About a quarter of Mexicans (27%) know someone who has been deported or detained by the U.S. government for immigration reasons in the last 12 months.
Fortunately Mexico is a small country of only 112 million people so we should have no trouble absorbing a mere 37 million people.
About six-in-ten Mexicans (61%) say they would not move to the U.S. even if they had the means and opportunity to do so. However, a sizable minority (35%) say they would move to the U.S. if they could, including 20% who say they would emigrate without authorization.
Three-in-ten Mexicans say they personally know someone who went to the U.S. but returned to Mexico because the person could not find work. About a quarter (27%) know someone who has been deported or detained by the U.S. government for immigration reasons in the last 12 months.
If you want to get a handle on how bill illegal immigration from south of the border is and how unlikely it is to go away any time soon without serious enforcement, consider that nearly a quarter of Mexico seems to know someone who was deported in the last year.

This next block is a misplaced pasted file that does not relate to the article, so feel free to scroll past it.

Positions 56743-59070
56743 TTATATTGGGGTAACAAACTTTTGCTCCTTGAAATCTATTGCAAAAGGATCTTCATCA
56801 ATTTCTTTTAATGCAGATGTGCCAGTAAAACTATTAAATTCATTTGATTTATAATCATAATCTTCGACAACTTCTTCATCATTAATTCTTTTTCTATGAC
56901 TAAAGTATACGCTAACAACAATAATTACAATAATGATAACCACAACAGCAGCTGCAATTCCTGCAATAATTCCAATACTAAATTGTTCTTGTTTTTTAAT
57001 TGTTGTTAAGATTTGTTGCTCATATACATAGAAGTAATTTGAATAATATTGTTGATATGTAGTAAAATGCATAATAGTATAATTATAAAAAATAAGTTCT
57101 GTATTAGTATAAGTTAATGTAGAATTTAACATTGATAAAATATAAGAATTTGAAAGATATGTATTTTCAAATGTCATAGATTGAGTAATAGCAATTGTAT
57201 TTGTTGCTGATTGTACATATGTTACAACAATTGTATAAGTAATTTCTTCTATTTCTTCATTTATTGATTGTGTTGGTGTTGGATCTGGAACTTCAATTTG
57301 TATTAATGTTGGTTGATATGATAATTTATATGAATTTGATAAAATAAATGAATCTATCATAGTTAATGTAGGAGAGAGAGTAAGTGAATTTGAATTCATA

This is a huge problem that has been undercounted. If we don't get serious about it, we will be Mexico. Interestingly though not all Mexicans are happy with the situation.
More than 11 million Mexicans live in the U.S., including about 6 million who are in the country illegally.1 Mexicans are divided on whether this is good or bad for their country; 44% say it is good for Mexico that many of its citizens live in the U.S., and an equal share say this is bad for Mexico.
We do need to look at ways to build on that attitude. The massive migration brings money to Mexico, but it also brings instability and the loss of a sizable percentage of the workforce. The border attracts the cartels. A truly closed off border with a wall that couldn't be easily climbed over or bridged would help Mexico deal with its crime problem.